One way of doing this would be to facilitate an ecosystem that is encouraging of young women to enter the fold of security policy research. Mentors and ‘womentors’ will have to nurture their talents and provide them with opportunities to make a difference. Recognition of their ideas and competence will be as important as recognition of their special responsibilities in nurturing their families to achieve work-life stability. In order to balance demanding careers with family requirements, women well realise that they need discipline and time management. But even more importantly, they need supportive family structures and enabling professional and social environments.
As more women populate decision-making structures on national and international security, it would be enriched by different perspectives. Perhaps, disarmament has eluded us for so long because of the predominance of one particular kind of approach, mirror-imaged across nations. The focus has primarily been on building security through weapons and military capabilities rather than building security through peace. However, the fact of the matter is that while an environment of peace would naturally provide security, mere security may or may not bring peace. This approach needs more consideration, especially in today’s environment when heightened threat perceptions from stressed major power relations are likely to lead to increased military capabilities and expenditures. It is even more worrying that this is happening despite all nations’ recent experience with the pandemic that has exposed the abysmally low priority granted to citizen’s health and human security.
There is undoubtedly a need to promote different perspectives to augment discussions on national and international security. Women are needed as part of the agenda on building security through peace, not just because they are victims of war, but because they have the potential to bring their unique perspectives as equal stakeholders in the international system.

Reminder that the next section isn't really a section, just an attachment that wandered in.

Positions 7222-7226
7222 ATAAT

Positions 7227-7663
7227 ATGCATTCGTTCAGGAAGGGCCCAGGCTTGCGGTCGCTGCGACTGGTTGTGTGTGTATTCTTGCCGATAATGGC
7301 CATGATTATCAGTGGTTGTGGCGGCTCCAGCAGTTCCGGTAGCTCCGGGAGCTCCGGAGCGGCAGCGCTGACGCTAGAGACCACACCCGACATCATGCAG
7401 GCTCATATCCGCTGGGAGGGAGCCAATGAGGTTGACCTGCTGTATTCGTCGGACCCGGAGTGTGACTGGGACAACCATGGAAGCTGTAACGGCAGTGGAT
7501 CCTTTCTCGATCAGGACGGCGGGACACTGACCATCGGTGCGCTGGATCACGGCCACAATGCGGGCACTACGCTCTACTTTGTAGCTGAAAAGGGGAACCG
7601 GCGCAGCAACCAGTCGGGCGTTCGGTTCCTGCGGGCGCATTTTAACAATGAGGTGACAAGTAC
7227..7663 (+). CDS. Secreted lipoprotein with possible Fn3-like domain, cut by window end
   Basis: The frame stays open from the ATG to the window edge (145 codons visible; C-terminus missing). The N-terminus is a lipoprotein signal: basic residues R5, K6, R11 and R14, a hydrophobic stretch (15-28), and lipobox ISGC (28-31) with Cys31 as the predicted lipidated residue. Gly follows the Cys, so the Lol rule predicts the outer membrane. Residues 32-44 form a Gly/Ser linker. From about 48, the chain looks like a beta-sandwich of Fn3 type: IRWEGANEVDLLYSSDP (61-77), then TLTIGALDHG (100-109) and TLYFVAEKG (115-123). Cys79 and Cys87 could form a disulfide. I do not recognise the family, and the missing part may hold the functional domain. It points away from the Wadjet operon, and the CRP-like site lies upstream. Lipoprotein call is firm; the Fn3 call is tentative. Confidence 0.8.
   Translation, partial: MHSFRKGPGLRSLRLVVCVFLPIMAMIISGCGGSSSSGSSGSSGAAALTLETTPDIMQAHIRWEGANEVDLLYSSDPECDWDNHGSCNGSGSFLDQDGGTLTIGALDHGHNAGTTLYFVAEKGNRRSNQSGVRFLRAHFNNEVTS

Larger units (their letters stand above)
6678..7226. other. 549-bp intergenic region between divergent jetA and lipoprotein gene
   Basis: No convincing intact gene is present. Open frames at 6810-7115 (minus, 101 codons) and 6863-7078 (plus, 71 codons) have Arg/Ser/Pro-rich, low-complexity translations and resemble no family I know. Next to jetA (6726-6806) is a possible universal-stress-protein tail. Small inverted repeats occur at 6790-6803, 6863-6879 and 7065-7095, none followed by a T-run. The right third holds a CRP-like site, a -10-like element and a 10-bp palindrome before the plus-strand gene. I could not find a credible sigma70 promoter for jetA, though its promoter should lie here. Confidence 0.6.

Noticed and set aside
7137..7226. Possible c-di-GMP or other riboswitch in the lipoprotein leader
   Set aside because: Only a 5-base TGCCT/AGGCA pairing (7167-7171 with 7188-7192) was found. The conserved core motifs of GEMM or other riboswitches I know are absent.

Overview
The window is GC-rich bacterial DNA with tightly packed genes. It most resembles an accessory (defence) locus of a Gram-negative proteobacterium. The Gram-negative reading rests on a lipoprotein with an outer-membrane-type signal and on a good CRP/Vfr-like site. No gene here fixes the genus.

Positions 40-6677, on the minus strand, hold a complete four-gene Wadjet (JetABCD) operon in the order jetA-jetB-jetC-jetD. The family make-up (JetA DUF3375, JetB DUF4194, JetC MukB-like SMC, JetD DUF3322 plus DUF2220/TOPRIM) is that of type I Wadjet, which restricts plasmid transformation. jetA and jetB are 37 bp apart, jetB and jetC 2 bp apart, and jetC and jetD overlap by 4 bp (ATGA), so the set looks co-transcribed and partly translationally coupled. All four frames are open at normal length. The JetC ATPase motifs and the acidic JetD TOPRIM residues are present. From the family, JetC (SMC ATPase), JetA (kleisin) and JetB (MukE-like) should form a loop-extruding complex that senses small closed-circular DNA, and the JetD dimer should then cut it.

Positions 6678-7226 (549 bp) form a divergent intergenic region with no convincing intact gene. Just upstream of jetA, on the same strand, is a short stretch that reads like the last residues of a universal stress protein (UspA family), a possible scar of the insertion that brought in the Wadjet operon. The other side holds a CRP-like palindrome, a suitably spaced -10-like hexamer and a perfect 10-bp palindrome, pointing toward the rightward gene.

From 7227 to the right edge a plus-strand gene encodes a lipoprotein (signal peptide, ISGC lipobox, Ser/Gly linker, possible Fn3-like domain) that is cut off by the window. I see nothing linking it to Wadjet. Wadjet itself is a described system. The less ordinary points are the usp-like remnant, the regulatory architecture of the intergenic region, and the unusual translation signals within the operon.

May 24 might be international women’s day for peace and disarmament, but the fact is that every human being has a stake in celebrating it in such a way that both women and peace and disarmament receive a fair chance to live up to their potential.
About the Author
Dr. Manpreet Sethi is a Distinguished Fellow at the Centre for Air Power Studies, New Delhi, where she leads the project on nuclear security. She is an expert on a range of nuclear issues, having published over 80 papers in academic journals of repute. Over the last 18 years she has been researching and writing on subjects related to nuclear energy, strategy, non-proliferation, disarmament, arms and export controls, and BMD. Her current focus areas include nuclear security instruments (UNSCR 1540, summits, treaties and laws, PSI, CSI, etc) and nuclear governance (regimes and architecture).
Disclaimer: The views expressed in this commentary are those of the author and do not necessarily reflect the official position of the Asia-Pacific Leadership Network or any of its members.